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Tuesday, October 11, 2011

Old Friends, Brother Birds

Last week I finally got together with one of my very closest grade school friends. We had been trying for months to find a time to meet and, when a little island of time suddenly bobbed into view, we landed on it before it could get swamped by the waves of our present lives.
We had last seen one another in 1954; so we decided to meet at a “retro” diner which could well have been a location if anyone wanted to make a film of us as 14 year olds. We shared the the factual milestones of our lives, the station stops of our careers, thumbnail glimpses of our wives and children,  and what we are doing now.
We have each lived full, deeply productive and well traveled lives, his quite extraordinary in the weight of his intellectual accomplishments which he does not mention.  The seeds of what we have become were powerfully sown and nurtured in grade school. Looking at us then few would have imagined the way our lives were to blossom, but looking back now it all seems so natural.
We spoke of teachers and classmates we remembered and relived times that still glow in our memories. We remembered each other’s homes and families, sports we played and walks we took together, the innocence of boyhood.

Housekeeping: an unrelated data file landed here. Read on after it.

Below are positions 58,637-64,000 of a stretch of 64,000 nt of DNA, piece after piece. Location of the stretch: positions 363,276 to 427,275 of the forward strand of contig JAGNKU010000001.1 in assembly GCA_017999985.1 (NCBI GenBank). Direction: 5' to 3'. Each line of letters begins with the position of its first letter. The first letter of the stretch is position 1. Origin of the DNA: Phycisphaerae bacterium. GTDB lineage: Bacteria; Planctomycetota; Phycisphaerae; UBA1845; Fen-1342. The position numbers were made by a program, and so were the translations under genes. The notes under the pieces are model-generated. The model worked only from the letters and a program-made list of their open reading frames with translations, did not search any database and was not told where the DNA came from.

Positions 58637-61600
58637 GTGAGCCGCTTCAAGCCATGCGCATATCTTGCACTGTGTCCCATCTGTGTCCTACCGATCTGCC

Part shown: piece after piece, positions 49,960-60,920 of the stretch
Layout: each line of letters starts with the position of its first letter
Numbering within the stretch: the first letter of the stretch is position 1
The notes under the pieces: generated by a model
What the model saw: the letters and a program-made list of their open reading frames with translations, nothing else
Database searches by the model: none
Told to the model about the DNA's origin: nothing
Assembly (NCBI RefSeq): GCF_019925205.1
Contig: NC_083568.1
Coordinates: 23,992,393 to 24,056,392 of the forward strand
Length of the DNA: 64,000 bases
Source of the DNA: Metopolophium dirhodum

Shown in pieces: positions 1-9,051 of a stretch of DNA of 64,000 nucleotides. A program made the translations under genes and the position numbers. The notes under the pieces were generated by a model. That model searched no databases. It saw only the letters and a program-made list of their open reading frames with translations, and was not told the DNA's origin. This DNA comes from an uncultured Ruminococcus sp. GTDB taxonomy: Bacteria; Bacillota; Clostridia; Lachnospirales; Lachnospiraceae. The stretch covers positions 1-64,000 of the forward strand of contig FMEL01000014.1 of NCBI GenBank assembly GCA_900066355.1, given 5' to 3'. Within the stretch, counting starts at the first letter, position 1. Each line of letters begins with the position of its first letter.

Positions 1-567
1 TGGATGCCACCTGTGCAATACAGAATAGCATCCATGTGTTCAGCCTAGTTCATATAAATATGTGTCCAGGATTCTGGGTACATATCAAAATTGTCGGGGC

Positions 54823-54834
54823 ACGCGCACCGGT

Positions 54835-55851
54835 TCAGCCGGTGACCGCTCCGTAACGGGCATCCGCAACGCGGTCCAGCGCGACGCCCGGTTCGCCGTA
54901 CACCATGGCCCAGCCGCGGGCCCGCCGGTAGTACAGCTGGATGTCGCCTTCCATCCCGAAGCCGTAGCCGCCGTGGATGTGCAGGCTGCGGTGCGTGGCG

As I think about this old friend I realize we were fed in the same nest, like brother birds during our formative years.  For me the twigs of that nest still exhale indelible scents - fresh-waxed floors on opening day,  onion grass crushed beneath our feet on the playing field, those blue mimeographed lesson plans and tests. I recall testing our wings in dodgeball games, football plays, acrobatic endeavors, each of us learning to play to his own strengths - some of us agile, some stolid.  We were fed important morsels by some nurturing birds who can never be properly recompensed. By teacher Ben Long whose face and eyes lit up when we wrote well. By coaches Don McQuade and Bill Trauth who taught us the importance of sportsmanship while working on our basic skills. By music director Paul Rotella who enjoyed, really enjoyed, working with our unruly boys glee club. And by Kemp, the face of the school kitchen smiling as he brought out lunches far better than we remember.
Looking into the same alert, curious eyes after all these years, it was easy to recall why we had been so close.  It’s a week later now and I still feel warmed by the thought that we are back in each other’s lives. For lots of reasons it may be a while before we find another island of time to share, but that’s ok because we are still brother birds.

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